The desire to be a writer has always been there, as it has popped up and tested the waters many times in my life. At no time has it ever felt as real as it does to me right now. The desire is so strong I feel it burning inside me. It’s taking off on its own. It has a life of its own. I keep doing things that propel me in this direction and they aren’t taking any effort at all. What is different from the many attempts of the past? I can say simply this, “Now, I am ready.”
I downloaded the book that I read as a girl by Elizabeth Forsythe Hailey on my Kindle ap. I did not realize that the book had been republished in 1998. I read it in 1979 or 1980 just after it was originally published in 1978. While searching for it on Amazon, I was reminded that it was made into a television mini series starring Sally Field, one of my favorite actresses. I don’t recall seeing the mini series when it was televised.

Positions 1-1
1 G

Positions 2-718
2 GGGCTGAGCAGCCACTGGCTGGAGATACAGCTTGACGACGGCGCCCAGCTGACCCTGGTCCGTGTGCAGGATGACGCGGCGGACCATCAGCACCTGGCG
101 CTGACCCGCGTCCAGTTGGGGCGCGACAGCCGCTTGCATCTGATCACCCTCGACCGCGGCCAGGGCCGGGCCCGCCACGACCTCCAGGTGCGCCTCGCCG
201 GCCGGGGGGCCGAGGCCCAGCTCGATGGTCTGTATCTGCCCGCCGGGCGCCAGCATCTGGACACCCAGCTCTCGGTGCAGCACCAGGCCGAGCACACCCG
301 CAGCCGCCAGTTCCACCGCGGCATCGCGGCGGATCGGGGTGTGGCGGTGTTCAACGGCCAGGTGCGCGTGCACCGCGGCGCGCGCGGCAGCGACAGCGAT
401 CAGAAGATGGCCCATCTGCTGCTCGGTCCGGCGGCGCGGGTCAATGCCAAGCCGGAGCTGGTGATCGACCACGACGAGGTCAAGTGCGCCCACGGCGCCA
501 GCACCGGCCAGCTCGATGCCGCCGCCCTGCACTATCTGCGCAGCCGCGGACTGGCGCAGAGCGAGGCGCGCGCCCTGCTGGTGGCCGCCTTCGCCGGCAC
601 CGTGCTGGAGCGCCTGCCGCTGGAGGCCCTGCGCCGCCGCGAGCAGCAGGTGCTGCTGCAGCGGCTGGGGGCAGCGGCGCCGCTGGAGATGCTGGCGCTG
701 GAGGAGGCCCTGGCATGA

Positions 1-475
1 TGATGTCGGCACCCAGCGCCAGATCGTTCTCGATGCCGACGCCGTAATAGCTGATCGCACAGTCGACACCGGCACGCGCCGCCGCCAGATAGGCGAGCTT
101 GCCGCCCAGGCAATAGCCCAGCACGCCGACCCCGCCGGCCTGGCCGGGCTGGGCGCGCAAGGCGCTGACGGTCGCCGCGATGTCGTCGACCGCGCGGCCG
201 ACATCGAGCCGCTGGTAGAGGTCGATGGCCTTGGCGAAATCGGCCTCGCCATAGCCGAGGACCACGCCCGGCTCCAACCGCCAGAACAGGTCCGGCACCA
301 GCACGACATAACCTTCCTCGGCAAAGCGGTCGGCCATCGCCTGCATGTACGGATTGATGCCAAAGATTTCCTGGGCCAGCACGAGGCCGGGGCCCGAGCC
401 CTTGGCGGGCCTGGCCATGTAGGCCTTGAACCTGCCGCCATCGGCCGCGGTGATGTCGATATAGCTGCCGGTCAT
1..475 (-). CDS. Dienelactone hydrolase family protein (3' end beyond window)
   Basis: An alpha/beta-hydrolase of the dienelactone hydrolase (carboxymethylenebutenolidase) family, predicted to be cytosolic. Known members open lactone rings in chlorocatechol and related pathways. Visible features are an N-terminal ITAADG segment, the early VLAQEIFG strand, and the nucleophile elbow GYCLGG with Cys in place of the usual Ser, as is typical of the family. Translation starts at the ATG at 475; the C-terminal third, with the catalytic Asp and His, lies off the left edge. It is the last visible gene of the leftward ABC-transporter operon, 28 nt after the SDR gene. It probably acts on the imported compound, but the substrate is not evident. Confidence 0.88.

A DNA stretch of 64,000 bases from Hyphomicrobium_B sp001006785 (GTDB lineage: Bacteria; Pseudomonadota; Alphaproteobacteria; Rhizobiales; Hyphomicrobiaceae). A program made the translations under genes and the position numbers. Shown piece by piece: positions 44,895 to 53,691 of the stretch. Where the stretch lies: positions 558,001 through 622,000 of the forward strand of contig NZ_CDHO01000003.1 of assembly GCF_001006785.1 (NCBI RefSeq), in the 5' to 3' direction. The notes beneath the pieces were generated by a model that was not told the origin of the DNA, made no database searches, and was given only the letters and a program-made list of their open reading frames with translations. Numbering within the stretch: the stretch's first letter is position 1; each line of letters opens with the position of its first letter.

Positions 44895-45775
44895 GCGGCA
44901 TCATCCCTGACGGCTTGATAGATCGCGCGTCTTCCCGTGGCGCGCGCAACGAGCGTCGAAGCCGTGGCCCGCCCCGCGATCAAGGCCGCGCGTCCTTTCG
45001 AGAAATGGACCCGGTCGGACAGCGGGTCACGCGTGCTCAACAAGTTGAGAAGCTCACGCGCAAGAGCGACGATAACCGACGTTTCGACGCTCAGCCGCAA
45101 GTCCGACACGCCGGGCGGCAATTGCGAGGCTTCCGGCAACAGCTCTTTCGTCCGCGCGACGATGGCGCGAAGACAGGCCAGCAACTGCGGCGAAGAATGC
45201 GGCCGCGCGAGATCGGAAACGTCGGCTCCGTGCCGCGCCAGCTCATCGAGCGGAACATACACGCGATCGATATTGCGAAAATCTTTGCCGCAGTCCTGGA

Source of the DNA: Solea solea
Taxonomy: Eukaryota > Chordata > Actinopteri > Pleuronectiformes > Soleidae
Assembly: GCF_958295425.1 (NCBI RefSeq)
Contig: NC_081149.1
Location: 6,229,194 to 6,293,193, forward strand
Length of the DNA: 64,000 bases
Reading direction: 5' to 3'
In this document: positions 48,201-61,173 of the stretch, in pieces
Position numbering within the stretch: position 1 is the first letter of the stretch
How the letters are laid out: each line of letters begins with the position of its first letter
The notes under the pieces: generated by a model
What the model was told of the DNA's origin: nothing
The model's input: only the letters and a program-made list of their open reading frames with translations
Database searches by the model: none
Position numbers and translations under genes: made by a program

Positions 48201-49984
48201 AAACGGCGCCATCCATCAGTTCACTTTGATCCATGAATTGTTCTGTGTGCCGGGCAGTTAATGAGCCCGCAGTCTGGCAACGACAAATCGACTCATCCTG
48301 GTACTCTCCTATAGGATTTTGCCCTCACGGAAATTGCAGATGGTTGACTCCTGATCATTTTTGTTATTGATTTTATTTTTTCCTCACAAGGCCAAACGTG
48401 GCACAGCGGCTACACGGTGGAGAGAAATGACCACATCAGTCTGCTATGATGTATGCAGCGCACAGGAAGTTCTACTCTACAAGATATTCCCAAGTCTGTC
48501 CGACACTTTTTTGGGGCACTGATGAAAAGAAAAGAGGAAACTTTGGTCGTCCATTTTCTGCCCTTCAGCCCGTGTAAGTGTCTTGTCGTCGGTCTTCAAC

The coolest thing about rediscovering this book now is that there is an updated preface in the book that Elizabeth Forsythe Hailey wrote in 1998. She was close to my age when her work was first published and she wrote it while raising her two small daughters. She says that “the traditional advice to writers is to ‘write what you know.’ I always amend that to ‘write what you can imagine knowing’.” I feel as though she is speaking directly to me and it is at this moment in my life that I needed to hear these words from the woman who first inspired me to write so long ago.
I never would have said at ten years old that I wanted to be a writer when I grew up. I am sure I said I wanted to be a mother, that I wanted to travel, be famous, have a big house and a convertible! I wanted lots of things. Looking back, I realize that I did always want to be a writer like Elizabeth Forsythe Hailey.
Writing is my thing!